52 Ancestors in 52 Weeks – #7 – "Grandmother’s Love" – Estelle Byk Kesner

Estelle Byk Kesner
The theme for Week 7 was “Love.” Admittedly, I’m a tad bit behind. Blame that on the Genealogy Do-Over. Oh, and the IRS. I wanted to get our taxes filed in case the Anthem Hackers stole our identity. Looks like we’re safe!! (But this is serious business. Close friends of ours did, indeed, have their info stolen in the Anthem hacking. So I’m not just paranoid.)
My post this week is more about relationships than about genealogical data. A few years ago, my father, Alan Samuel, wrote a few short stories which I put together in a slim volume for family. One story, “Grandmother’s Love” describes the special relationship he had with his maternal grandmother, Estelle Byk Kesner. I’ve written about Estelle before but am taking this opportunity to further explore the family relationship.

Article in family scrapbook
created by Estelle Byk Kesner

 He writes,

The little newspaper article in the family scrapbook shows that the story of me running away when I was three years old is true. I had an argument with my mother, and I stomped out of the house with the announcement “I’m going to see Nanny.” The notion of the toddler resentfully seeking support from his grandmother is unusual only that in going to see Nanny, I would have to travel from Jamaica, New York, to Brooklyn, a journey of about an hour on the Long Island Railroad.
I have some recollections of that trip, although it may be that what I remember are aspects of the story told to me in later years. I see myself sitting next to the window, the man to my right asking where my grandmother lived.
“In Brooklyn,” I said.
Alan – 3 years old – 1935

The vagueness of the address may be the reason for what happened next, according to the newspaper article. I was taken off the train at the next stop and my father was called from work to pick me up.
That’s the story. The events of the story. What lies behind it is as important, it seems to me, showing something about my relationship with my grandmother that has been clear to me much more in later life.  I obviously had no doubts about the reception I would receive from my grandmother. Complete acceptance and support. Here was a three-year-old who had someone he could count on without question. That is a relationship that I and my sister could count on as children, and that gave us a sense of solid acceptance not only as children then but as people all through life.[1]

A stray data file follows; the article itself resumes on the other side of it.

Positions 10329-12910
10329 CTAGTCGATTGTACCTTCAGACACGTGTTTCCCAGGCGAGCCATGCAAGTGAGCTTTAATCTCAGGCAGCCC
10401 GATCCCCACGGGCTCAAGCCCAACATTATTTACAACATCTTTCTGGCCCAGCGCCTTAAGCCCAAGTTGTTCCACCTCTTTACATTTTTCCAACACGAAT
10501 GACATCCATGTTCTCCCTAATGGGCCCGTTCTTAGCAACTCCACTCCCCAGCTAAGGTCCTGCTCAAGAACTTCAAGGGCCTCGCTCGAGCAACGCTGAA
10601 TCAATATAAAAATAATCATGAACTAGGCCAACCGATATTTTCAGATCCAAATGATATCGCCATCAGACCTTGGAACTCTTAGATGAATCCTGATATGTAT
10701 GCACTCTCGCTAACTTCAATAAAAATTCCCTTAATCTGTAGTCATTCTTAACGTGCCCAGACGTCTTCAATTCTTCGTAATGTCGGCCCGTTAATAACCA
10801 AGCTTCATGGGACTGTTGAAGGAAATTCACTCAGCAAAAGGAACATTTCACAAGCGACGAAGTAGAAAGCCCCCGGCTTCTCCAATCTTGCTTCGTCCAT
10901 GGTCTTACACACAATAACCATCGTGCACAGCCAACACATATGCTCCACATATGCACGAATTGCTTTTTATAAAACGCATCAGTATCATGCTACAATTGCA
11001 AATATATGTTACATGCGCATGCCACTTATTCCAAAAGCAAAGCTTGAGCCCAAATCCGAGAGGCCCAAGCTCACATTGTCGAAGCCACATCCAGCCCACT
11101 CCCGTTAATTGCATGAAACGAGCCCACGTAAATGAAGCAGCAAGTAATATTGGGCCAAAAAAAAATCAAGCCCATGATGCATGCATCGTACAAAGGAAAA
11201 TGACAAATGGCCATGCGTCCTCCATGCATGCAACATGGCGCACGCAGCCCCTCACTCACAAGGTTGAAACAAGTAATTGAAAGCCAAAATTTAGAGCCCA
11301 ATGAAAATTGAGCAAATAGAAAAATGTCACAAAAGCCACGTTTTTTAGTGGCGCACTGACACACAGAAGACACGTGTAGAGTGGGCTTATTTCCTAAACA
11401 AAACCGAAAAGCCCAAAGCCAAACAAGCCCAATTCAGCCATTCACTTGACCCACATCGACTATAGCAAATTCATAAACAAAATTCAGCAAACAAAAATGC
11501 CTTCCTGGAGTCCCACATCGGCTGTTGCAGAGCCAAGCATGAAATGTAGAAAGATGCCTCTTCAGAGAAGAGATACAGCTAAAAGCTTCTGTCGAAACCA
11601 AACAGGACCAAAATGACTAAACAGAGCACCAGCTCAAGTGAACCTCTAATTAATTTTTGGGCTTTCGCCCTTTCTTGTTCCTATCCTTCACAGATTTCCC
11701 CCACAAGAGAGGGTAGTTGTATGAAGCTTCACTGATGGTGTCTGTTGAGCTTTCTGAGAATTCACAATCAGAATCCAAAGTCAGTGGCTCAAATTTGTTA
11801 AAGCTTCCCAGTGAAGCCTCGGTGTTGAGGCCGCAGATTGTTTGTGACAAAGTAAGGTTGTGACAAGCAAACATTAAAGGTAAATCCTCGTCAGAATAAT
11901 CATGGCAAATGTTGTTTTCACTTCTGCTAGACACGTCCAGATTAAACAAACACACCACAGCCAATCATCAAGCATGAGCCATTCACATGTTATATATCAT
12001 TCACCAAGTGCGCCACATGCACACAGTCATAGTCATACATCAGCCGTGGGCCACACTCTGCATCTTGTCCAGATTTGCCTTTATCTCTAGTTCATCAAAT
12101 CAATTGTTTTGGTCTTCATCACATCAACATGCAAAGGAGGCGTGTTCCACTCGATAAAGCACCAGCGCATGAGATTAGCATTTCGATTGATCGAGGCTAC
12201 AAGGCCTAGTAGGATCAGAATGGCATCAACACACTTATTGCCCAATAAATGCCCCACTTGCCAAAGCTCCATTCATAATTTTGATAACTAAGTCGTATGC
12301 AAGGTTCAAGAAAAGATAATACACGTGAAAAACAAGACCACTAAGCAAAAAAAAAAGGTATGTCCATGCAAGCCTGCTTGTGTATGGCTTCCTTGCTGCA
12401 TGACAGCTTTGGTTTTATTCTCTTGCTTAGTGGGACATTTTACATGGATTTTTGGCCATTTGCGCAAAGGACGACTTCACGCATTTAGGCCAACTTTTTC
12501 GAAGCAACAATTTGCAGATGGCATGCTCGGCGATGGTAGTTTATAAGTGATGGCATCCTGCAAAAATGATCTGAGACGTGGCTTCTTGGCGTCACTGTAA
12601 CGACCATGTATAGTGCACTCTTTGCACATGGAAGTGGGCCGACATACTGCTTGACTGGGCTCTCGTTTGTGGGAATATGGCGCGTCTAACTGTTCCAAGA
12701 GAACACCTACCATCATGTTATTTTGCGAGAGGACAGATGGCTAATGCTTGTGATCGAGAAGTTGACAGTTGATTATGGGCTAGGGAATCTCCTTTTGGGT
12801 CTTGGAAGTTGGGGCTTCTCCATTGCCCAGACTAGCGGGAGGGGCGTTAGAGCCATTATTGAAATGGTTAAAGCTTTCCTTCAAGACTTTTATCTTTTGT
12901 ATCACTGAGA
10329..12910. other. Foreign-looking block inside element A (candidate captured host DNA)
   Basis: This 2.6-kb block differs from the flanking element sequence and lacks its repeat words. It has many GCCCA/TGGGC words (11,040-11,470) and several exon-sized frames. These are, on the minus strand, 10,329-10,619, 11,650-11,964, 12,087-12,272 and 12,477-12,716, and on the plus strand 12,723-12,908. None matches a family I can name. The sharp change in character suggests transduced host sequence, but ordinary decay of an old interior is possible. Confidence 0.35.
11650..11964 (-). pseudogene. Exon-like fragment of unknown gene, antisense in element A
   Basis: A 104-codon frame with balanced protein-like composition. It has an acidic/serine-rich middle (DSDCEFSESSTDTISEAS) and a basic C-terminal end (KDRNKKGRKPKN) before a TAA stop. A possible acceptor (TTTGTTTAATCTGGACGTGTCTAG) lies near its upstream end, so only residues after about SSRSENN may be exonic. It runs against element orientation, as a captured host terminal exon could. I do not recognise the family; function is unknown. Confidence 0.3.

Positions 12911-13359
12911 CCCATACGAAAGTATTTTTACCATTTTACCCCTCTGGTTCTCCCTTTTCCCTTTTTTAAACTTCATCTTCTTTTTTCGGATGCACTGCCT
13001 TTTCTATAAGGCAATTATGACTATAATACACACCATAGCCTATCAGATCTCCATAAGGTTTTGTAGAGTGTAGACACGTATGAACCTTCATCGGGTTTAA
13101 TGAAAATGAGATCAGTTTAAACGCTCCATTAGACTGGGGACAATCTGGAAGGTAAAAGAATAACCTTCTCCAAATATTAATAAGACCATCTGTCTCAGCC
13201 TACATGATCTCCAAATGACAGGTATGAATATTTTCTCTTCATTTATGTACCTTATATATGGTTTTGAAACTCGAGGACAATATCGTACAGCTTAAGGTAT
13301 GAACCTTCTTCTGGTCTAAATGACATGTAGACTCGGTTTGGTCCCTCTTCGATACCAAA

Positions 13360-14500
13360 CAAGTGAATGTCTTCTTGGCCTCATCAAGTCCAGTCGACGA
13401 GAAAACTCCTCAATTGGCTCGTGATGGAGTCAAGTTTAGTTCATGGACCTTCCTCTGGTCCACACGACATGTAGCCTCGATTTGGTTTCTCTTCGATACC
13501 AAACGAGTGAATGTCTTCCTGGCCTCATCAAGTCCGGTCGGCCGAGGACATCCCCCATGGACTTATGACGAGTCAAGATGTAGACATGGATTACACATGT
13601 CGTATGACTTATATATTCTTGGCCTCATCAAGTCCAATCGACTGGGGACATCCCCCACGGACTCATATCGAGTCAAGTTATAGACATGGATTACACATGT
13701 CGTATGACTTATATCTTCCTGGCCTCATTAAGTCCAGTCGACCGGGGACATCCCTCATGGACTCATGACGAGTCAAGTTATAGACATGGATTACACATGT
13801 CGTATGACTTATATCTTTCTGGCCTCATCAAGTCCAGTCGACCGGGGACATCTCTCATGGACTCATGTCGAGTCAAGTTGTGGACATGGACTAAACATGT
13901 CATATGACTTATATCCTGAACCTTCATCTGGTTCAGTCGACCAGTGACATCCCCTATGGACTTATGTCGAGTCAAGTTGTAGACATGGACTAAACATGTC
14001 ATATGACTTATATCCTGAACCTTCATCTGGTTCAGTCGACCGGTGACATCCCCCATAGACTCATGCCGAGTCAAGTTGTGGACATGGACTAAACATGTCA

Alan continued his story, detailing the special relationship. He was the first grandson and more importantly the first boy born in his grandmother’s family. (Estelle had two daughters, Constance and my grandmother, Hortense.) They spent summers at the Kesner farm and enjoyed many family events at his grandparents’ apartment house on Eastern Parkway in Brooklyn.
Alan was 16 years old when his beloved grandmother passed away on October 23, 1948.
His life was not without difficulties, many brought about by his own decisions.  He writes about that as well,
It has taken years for me to reconstruct the intimacy that [my sister] and I shared as children, a lesson in relationship that influences decisions I make in later life. I have seen similar circumstances affect the lives of some of my older children. All of this, however, goes back, I believe, to the relationship that my grandmother’s impact on our lives established. It is an impact I would liked to have had on my own grandchildren’s lives, and the failure of the possibility of doing so is one of my greatest regrets.[2]
I read that and immediately thought about the importance of my own grandmothers (Hortense Byk Kesner and Rose Spiegel Lichtenthal) in my life, including my step-father’s mother Vera Stella Falcone and our “adopted” grandmother, Alice Kilsheimer. Then I thought about the incredible influence my mother, Doris Lichtenthal Falcone, had on our children.
As I begin my own “grandmother journey” I hope I will kindle the same feeling – being loved unconditionally – in our grandchildren.

Note – I have searched numerous websites (especially Fulton History and the Brooklyn Newstand)
 trying to locate the source of the clipping shown above. If any reader would like to take on that challenge, I shall be eternally grateful. Week # 5 of the Genealogy Do-over had us working on citing sources and it’s driving me crazy that I don’t have this information. Maybe it’s time for a train ride to NYC? 

[1]Samuel, Alan E. Stories from My Life. Comp. Deborah Holman. N.p.: n.p., 2009. Print. A collection of short stories published for private use.

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